in

Honeywell cuts full-year sales target on parts shortage

A logo of Honeywell is pictured on their booth during the European Business Aviation Convention & Exhibition (EBACE) in Geneva, Switzerland, May 22, 2017.  REUTERS/Denis Balibouse

Oct 22 (Infoday) – Honeywell International Inc (HON.O) on Friday cut its full-year sales forecast, as global supply chain disruptions cause a shortage of parts and components for the U.S. industrial conglomerate.

Closed ports due to a resurgence of COVID-19 cases in Asia, aggravated by the fast-spreading Delta variant, and labor shortages have strained global supply chains as well as led to a surge in raw material prices.

Honeywell said a shortage of parts had curtailed production in its biggest segment, the aerospace unit. It also said an electronic component shortage was hurting its safety and productivity solutions unit, which houses the automation equipment business used by customers including Amazon.Com Inc (AMZN.O).

The company cut its full-year sales estimates to between $34.2 billion and $34.6 billion, compared with its prior forecast of $34.6 billion to $35.2 billion to “reflect the persistent effects of the macro-challenged environment”.

Analysts, on average, had expected full-year sales of $35.10 billion, according to Refinitiv IBES estimate.

Honeywell also narrowed full-year profit forecast range to $8.00 to $8.10, from $7.95 to $8.10 earlier.

Shares of the company fell 1.6% premarket. They have risen nearly 6% for the year.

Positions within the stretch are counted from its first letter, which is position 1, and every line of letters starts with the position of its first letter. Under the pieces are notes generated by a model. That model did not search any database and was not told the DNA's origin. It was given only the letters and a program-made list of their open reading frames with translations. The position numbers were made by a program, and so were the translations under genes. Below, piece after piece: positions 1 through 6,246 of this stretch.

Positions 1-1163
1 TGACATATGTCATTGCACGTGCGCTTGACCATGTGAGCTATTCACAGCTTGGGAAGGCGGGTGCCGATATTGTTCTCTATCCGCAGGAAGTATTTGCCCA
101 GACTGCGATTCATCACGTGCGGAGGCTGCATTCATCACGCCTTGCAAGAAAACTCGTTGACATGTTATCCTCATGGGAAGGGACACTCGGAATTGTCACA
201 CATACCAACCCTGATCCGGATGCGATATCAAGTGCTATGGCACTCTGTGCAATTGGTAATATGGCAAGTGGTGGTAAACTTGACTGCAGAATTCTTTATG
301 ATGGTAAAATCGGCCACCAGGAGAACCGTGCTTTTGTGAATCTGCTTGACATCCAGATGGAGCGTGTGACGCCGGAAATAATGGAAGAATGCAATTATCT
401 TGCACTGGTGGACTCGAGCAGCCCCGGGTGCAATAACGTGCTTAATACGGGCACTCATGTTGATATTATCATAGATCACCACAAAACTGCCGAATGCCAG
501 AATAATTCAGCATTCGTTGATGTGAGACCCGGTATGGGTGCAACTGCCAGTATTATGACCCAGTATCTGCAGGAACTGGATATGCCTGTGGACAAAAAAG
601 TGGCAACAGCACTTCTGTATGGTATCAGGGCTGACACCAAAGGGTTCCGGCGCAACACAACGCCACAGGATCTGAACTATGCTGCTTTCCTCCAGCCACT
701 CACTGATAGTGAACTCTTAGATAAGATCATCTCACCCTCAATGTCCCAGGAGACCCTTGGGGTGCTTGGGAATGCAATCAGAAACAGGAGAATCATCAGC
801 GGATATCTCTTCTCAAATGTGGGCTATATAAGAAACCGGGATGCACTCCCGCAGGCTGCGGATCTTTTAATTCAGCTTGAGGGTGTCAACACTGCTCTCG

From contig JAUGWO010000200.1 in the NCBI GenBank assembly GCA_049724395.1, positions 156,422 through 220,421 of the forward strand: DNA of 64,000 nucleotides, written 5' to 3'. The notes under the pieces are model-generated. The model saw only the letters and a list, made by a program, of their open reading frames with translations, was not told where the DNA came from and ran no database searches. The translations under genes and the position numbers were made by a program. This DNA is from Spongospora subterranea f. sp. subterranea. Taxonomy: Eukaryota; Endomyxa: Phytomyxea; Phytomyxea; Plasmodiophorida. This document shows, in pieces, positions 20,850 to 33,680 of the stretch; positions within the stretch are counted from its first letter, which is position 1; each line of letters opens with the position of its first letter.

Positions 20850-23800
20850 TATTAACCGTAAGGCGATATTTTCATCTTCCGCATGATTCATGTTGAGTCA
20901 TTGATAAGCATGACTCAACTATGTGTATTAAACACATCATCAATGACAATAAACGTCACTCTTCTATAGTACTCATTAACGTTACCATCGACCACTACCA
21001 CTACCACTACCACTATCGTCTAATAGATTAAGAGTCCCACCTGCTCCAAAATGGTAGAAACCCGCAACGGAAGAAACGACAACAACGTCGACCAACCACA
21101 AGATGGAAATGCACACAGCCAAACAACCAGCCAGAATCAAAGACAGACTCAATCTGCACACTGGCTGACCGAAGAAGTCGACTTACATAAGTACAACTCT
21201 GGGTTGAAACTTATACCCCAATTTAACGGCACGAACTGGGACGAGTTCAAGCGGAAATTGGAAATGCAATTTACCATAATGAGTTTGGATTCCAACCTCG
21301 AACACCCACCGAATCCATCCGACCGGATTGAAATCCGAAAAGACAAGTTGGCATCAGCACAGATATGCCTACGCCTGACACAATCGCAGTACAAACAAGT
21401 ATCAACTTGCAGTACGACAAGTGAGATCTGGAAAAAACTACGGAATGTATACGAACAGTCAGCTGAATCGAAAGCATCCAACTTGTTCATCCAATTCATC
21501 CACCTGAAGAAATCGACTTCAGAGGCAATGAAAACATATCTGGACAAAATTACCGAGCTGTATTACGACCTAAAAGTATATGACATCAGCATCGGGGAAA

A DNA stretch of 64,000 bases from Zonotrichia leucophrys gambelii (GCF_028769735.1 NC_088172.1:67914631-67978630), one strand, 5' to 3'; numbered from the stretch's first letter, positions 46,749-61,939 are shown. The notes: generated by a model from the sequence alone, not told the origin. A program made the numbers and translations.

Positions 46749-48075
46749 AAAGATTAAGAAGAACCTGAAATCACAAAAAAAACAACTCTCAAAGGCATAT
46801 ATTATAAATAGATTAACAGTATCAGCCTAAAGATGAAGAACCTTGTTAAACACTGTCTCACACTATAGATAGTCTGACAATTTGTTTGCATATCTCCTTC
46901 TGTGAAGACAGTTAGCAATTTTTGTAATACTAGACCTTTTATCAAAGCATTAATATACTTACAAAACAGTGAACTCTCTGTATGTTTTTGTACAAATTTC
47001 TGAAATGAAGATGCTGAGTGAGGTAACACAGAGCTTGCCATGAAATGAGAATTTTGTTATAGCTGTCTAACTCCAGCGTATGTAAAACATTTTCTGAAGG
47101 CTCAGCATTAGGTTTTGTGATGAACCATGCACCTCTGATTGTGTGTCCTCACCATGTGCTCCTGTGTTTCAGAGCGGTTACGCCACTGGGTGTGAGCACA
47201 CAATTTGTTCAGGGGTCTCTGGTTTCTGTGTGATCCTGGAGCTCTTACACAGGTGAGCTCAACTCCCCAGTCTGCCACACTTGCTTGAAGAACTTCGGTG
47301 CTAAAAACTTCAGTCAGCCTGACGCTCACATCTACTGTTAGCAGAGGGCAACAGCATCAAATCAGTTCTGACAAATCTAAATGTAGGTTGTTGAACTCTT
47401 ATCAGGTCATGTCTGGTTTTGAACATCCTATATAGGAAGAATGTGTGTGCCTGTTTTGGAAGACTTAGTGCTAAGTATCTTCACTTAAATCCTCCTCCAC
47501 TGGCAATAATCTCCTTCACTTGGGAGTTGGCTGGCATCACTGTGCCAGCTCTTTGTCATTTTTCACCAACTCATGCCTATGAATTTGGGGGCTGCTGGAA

Excluding one-time items, Honeywell earned $2.02 per share, beating estimates of $1.99 per share for the third-quarter ended Sept. 30, benefiting from a rise in commercial and business aviation.

Net sales rose to $8.47 billion from $7.80 billion a year earlier, but missed analysts’ average estimate of $8.65 billion.

Reporting by Kannaki Deka and Ashwini Raj in Bengaluru; Editing by Shinjini Ganguli

Our Standards: The Thomson Infoday Trust Principles.

What do you think?

Leave a Reply

Your email address will not be published. Required fields are marked *

Formula One F1 - Australian Grand Prix - Melbourne Grand Prix Circuit, Melbourne, Australia - March 13, 2020   Formula One group CEO Chase Carey, Australian Grand Prix Corporation chairman Paul Little and Australian Grand Prix Corporation CEO Andrew Westacott during a press conference after it was announced the Australian Grand Prix would be cancelled after a McLaren team member tested positive for coronavirus   REUTERS/Edgar Su

Melbourne’s Australian Grand Prix ‘not going anywhere’: official

Little Rock, Arkansas real estate: What you can get for $1.2 million

Little Rock, Arkansas real estate: What you can get for $1.2 million